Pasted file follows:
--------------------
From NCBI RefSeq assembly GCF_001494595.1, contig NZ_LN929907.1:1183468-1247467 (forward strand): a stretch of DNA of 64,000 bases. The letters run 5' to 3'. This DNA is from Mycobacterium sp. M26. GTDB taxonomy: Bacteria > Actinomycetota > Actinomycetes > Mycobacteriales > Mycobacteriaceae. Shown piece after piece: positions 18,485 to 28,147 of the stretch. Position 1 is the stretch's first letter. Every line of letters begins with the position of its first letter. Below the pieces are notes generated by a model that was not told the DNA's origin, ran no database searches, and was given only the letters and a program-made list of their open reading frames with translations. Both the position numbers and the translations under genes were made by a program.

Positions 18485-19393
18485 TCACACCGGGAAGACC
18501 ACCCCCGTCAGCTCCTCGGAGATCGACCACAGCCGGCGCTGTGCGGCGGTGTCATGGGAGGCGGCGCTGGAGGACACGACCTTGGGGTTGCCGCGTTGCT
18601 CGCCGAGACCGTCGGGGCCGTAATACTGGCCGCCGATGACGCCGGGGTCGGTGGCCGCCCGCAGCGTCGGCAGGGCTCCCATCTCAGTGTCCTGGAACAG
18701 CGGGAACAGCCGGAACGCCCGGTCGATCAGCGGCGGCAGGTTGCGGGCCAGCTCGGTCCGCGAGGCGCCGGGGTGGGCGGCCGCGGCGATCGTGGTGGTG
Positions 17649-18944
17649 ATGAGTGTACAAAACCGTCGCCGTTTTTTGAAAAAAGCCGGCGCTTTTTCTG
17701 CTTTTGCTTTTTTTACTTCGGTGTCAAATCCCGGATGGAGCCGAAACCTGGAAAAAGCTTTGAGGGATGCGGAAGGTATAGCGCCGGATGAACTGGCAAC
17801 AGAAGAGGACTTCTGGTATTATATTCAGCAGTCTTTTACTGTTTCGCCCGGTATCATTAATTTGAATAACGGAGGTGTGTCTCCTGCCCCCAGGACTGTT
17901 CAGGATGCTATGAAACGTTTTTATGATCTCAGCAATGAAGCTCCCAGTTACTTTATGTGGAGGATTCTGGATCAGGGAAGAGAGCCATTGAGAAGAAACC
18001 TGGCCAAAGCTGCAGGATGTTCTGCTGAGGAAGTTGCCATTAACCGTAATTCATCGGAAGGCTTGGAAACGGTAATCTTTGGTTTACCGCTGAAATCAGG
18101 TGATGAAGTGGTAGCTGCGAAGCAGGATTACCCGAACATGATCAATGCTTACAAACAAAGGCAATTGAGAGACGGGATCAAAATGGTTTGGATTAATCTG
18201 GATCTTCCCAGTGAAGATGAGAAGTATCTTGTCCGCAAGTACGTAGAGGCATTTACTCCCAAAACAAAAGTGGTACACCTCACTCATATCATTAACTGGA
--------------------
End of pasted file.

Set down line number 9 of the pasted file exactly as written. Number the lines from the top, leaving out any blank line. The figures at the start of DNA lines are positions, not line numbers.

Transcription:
17701 CTTTTGCTTTTTTTACTTCGGTGTCAAATCCCGGATGGAGCCGAAACCTGGAAAAAGCTTTGAGGGATGCGGAAGGTATAGCGCCGGATGAACTGGCAAC